Those who qualify for Social Security disability benefits can actually continue to receive disability-related payments from other private sources, such as an insurance policy. However, benefits that come from a public source, such as the federal government, can affect whether a person can continue to receive Social Security Disability Insurance (SSDI) benefits and if so, how much he or she can collect, so if you are already receiving unemployment benefits or another form of public assistance, it is important to contact an experienced Social Security disability benefits attorney who can ensure that your benefits are not unexpectedly or unfairly terminated.
In Illinois, residents are eligible to collect unemployment compensation if:
Finally, applicants must be physically and mentally able to work and available to accept suitable employment, which includes:
Illinois residents who satisfy these requirements and are approved can collect weekly payments to cover qualifying expenses until they get back on their feet. However, to continue receiving benefits, a person must be able to certify every week that he or she is able to, available for, and actively seeking work. Benefits are generally available for up to 25 weeks.
Applicants are only eligible to receive SSDI benefits if they can prove that their disability makes it impossible for them to remain employed full-time by submitting medical records and evidence of an inability to work. This means that a person attempting to collect both unemployment benefits and Social Security disability payments would need to assert that he or she was unable to work as a result of a disability, while also claiming to be looking for work. These statements are in direct opposition to each other, so it is basically impossible for a person to legally obtain both unemployment and disability benefits. In fact, even attempting to collect both types of benefits can lead to fraud charges.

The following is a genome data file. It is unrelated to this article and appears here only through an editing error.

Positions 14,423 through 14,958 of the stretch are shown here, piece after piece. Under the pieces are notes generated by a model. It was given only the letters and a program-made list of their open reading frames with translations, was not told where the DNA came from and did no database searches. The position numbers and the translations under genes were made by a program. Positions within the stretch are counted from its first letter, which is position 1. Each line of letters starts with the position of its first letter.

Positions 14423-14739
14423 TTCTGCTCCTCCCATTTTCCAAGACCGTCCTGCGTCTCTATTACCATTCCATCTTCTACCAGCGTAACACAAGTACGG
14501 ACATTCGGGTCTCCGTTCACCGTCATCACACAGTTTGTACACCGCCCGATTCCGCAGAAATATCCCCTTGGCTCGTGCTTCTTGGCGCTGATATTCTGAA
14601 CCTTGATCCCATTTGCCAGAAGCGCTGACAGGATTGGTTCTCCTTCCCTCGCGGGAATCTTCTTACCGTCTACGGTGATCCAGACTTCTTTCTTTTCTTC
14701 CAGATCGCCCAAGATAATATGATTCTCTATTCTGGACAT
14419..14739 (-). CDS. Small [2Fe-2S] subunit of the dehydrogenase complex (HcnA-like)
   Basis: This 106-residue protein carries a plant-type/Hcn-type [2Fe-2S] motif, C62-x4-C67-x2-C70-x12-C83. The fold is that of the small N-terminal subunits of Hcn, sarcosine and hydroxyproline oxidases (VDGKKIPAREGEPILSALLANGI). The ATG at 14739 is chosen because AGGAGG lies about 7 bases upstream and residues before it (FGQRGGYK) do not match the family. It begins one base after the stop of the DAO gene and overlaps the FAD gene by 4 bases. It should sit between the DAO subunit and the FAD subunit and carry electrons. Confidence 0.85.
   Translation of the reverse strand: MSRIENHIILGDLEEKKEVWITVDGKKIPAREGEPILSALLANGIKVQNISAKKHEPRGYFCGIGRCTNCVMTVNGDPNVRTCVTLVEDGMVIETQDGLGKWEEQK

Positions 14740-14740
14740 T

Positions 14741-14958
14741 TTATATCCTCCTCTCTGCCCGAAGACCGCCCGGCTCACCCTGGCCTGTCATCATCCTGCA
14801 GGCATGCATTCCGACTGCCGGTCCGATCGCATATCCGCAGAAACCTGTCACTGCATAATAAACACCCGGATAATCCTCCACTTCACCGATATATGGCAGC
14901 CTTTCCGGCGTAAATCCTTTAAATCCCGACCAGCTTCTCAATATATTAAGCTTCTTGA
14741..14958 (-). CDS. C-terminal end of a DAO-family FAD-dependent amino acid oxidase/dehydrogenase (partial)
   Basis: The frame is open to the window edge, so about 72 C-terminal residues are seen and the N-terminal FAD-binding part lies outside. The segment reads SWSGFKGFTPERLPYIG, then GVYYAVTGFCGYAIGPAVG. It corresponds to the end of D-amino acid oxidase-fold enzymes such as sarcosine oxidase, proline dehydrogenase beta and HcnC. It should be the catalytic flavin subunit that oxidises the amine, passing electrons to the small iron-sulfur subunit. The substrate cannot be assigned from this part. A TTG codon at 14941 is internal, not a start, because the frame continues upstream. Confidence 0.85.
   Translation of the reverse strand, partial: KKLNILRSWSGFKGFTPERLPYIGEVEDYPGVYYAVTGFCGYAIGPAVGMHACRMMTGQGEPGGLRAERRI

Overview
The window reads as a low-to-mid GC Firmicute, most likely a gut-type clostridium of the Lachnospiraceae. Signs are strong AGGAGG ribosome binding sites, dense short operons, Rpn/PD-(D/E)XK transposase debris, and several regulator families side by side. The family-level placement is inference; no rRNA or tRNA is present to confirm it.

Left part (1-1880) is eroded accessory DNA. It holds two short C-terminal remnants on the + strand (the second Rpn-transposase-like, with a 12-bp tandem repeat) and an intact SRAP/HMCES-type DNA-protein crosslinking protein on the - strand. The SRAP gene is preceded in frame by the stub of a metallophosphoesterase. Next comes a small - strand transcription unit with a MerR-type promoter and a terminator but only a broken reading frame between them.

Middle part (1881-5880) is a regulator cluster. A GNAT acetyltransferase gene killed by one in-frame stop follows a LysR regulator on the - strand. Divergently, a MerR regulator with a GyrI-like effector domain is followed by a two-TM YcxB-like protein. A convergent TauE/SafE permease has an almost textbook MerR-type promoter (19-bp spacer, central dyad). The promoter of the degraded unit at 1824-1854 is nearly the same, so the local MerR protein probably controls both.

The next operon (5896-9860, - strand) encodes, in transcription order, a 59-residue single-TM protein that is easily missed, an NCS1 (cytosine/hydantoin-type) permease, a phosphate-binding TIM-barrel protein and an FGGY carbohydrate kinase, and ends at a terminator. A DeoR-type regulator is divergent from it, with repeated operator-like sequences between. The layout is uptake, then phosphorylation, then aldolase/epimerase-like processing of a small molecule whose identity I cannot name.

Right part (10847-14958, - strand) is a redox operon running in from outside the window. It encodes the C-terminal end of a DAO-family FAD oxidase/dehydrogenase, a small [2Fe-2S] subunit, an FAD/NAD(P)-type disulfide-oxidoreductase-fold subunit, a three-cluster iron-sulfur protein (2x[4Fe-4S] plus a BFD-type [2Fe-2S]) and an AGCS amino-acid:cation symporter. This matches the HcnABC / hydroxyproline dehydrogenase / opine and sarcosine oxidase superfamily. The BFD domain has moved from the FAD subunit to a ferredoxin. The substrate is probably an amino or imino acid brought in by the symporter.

When a person collects unemployment benefits while waiting to hear from the SSA about his or her eligibility for disability benefits, the latter will automatically be reduced to account for the period of time that he or she was collecting from both programs. In either case, recipients of unemployment benefits cannot continue to receive full payments from the SSA as well as the state.
While those with disabilities are often able to collect benefits from multiple federal programs, they are generally not permitted to collect both unemployment benefits and compensation for disability expenses. If you have questions about what types of benefits you are eligible for, please contact James R. Comerford at The Comerford Law Office, LLC by calling 312-863-8572 or by sending us an online message to schedule a free case evaluation.
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